[This is really an excellent analysis of what drives Israelis]
By Mati Wagner — March 2013 COMMENTARY
As the Israeli elections loomed in January, reporters and pundits, biased by their own ideas about Israel and Israelis, failed colossally. Reports and analyses in a wide range of publications and media outlets—from the New York Times and the New Yorker to the Independent, the Daily Telegraph, and Sky News—made doomsday forecasts about “right-wing entrenchment,” lamented the end of the two-state solution, and even predicted that the dramatic strengthening of a hawkish, xenophobic right would mean the end of Israeli democracy.
Then, when the election results became known, the international media erred yet again, interpreting the surprising rise of the new Yesh Atid party as a victory for the left. In reality, the truly significant facts about the 2013 Israel elections were the predominance of domestic issues and the complete breakdown of the old dichotomy between right-wing hawks and left-wing doves that usually characterizes Israeli politics. Not since the 1965 elections, the last before the Six-Day War, was attention so completely focused on matters such as socioeconomic policies and draft-dodging by a rapidly growing ultra-Orthodox population. And because the vote was so heavily determined by internal issues, it revealed that a strong majority of citizens in a nation designed and built by socialists has moved decisively away from the dogmatic economic faith of its founders. Indeed, the heads of the three largest parties—Likud-Beytenu, Habayit Hayehudi (“Jewish Home”), and Yesh Atid (“There Is a Future”)—were outspoken in their support for smaller government and market capitalism.
By Martin Sherman, JPOST
The greatest tragedy of the Israeli-Palestinian conflict is that everyone knows how it will end. We will divide up the region. Israel will return most of the West Bank, and the Palestinian flag will fly on public buildings in East Jerusalem.
The only unanswered question is how many more people will have to die along the way. And so we will fight against the extremists on both sides, including our extremists, the settlers.
– Yair Lapid, Der Spiegel, May 8. 2008.
We must strive to return to the negotiating table with the intention of attaining peace with the Palestinians on the basis of “two-states for two-peoples,” in which the large settlement blocs (Ariel, Gush Etzion, Ma’aleh Adumin) will remain within the area of Israel.Jerusalem is the eternal capital of Israel and its unity is a national symbol of the first order.Jerusalem is not merely a place or a city but the center of the Jewish-Israeli ethos, to which Jews turned their eyes throughout the generations.
– Yesh Atid’s 2013 election platform.
In a recent column, “Bennett’s buddy. Or blunder?” (February 21), I severely criticized Naftali Bennett’s post-election conduct.
Bizarre bedfellows (Read more…)
By Eric Lichtbau, The New York Times, March 1, 2013
Thirteen years ago, researchers at the United States Holocaust Memorial Museum began the grim task of documenting all the ghettos, slave labor sites, concentration camps and killing factories that the Nazis set up throughout Europe. What they have found so far has shocked even scholars steeped in the history of the Holocaust. The researchers have cataloged some 42,500 Nazi ghettos and camps throughout Europe, spanning German-controlled areas from France to Russia and Germany itself, during Hitler’s reign of brutality from 1933 to 1945.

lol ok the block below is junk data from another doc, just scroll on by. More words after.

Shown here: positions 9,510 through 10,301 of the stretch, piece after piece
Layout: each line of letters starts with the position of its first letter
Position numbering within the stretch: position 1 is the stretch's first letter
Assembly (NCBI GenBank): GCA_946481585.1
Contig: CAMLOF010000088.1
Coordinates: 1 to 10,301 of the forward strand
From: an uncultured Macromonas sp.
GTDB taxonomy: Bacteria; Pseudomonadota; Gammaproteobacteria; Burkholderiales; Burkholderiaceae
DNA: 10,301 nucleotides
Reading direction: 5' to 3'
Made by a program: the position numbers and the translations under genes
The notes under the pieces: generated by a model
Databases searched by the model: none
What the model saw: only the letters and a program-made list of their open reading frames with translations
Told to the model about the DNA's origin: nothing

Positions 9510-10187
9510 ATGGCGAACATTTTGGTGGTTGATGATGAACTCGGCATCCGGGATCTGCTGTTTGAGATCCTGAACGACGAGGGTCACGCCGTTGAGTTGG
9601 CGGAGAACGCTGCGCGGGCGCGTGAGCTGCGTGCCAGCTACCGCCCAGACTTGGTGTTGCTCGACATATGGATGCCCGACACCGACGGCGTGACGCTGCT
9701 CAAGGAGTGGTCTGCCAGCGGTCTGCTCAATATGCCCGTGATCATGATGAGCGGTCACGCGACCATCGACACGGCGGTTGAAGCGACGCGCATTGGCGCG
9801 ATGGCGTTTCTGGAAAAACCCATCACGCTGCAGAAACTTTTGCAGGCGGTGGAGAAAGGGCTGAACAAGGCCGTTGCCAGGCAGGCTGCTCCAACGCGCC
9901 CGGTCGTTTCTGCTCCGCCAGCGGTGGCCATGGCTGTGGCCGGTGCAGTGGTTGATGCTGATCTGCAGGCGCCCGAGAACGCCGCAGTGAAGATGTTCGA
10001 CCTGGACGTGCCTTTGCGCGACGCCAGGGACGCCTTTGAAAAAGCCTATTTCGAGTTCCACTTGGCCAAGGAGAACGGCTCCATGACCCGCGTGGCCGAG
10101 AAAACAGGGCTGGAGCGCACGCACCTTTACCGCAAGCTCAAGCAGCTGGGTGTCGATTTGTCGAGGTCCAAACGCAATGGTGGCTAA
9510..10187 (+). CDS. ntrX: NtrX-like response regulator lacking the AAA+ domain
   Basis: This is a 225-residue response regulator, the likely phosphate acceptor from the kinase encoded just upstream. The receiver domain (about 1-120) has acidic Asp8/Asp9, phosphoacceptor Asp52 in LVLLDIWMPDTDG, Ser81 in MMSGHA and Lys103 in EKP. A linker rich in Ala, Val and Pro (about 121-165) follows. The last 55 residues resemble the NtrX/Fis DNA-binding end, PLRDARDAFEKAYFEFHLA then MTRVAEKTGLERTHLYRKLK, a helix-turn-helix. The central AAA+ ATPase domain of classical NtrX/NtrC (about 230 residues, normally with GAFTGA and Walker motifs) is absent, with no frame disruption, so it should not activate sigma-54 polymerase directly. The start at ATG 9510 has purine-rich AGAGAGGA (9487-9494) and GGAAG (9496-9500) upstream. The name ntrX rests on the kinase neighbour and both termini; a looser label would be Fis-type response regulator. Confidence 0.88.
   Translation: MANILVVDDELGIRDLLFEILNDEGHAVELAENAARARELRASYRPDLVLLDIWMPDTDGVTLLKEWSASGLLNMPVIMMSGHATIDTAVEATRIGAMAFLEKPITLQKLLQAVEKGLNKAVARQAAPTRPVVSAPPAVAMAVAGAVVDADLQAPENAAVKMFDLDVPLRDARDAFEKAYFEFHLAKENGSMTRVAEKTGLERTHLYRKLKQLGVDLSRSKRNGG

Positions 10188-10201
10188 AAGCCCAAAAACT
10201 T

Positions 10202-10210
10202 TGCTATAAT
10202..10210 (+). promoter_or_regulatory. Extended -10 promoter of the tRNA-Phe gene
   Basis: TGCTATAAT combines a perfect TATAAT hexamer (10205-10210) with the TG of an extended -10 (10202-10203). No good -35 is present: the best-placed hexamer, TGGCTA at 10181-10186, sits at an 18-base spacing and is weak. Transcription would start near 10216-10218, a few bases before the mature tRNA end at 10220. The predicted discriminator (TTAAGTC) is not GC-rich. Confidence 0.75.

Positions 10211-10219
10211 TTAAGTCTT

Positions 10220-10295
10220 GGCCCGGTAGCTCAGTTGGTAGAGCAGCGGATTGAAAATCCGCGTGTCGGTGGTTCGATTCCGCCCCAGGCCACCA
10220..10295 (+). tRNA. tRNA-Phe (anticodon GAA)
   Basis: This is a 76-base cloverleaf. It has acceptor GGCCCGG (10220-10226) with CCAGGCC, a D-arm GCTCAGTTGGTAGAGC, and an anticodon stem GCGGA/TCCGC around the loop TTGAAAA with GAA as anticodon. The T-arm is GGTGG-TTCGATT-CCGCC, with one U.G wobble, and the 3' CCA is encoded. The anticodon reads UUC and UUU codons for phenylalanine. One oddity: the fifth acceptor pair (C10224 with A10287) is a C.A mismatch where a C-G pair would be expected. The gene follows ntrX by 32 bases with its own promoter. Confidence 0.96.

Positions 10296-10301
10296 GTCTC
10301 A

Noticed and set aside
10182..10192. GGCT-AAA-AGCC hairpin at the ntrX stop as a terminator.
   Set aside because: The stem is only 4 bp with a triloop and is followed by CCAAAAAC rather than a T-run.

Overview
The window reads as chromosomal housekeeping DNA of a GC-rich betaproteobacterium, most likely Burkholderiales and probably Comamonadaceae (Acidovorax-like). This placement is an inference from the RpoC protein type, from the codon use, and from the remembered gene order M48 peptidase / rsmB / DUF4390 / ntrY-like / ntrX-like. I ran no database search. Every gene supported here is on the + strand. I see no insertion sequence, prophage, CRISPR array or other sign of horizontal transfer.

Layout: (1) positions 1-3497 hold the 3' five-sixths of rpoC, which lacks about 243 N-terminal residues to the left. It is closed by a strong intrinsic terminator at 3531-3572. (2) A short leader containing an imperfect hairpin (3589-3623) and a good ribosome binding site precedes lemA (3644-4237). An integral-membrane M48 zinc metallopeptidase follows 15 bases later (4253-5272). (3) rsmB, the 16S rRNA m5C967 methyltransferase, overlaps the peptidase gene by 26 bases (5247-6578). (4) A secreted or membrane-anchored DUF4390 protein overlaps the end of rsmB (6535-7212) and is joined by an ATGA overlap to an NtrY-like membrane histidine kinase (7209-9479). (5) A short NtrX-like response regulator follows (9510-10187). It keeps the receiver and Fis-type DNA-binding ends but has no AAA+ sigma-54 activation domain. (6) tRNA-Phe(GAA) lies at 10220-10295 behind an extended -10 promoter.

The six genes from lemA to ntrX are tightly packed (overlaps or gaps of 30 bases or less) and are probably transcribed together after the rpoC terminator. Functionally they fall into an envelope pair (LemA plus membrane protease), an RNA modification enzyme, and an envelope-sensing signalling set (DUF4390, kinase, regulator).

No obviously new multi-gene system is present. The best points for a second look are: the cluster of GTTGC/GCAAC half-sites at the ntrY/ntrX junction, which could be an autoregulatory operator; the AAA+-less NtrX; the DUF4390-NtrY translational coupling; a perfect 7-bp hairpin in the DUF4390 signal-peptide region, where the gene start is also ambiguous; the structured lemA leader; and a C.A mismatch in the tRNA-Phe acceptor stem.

The figure is so staggering that even fellow Holocaust scholars had to make sure they had heard it correctly when the lead researchers previewed their findings at an academic forum in late January at the German Historical Institute in Washington. “The numbers are so much higher than what we originally thought,” Hartmut Berghoff, director of the institute, said in an interview after learning of the new data. “We knew before how horrible life in the camps and ghettos was,” he said, “but the numbers are unbelievable.”
By: Joseph Puder
Syria’s dictator Bashar al-Assad is the first Arab leader not to succumb to the Arab revolution that has brought down the (dictators) leaders of Tunisia, Egypt, Libya and Yemen. Assad has withstood his Sunni-Arab opposition for two years now, albeit with reduced control over the country. That in itself signifies a meaningful victory for the Assad regime and the axis of Iran-Syria-Hezbollah, as well as Russia. The big losers are the U.S., the Arab Gulf states (particularly Qatar and Saudi Arabia), Turkey, and Israel.
It is apparent that the Syrian opposition has been unable to defeat and expel the Assad regime, and it would be futile to predict when and if that will occur. In a defiant interview with London’s Sunday Times (March 3, 2013), Bashar Assad declared he is willing to negotiate with the opposition but would not step down. He added that he would only talk with rebels who laid down their arms, making a distinction between the “political entities” he would engage with and “armed terrorists.”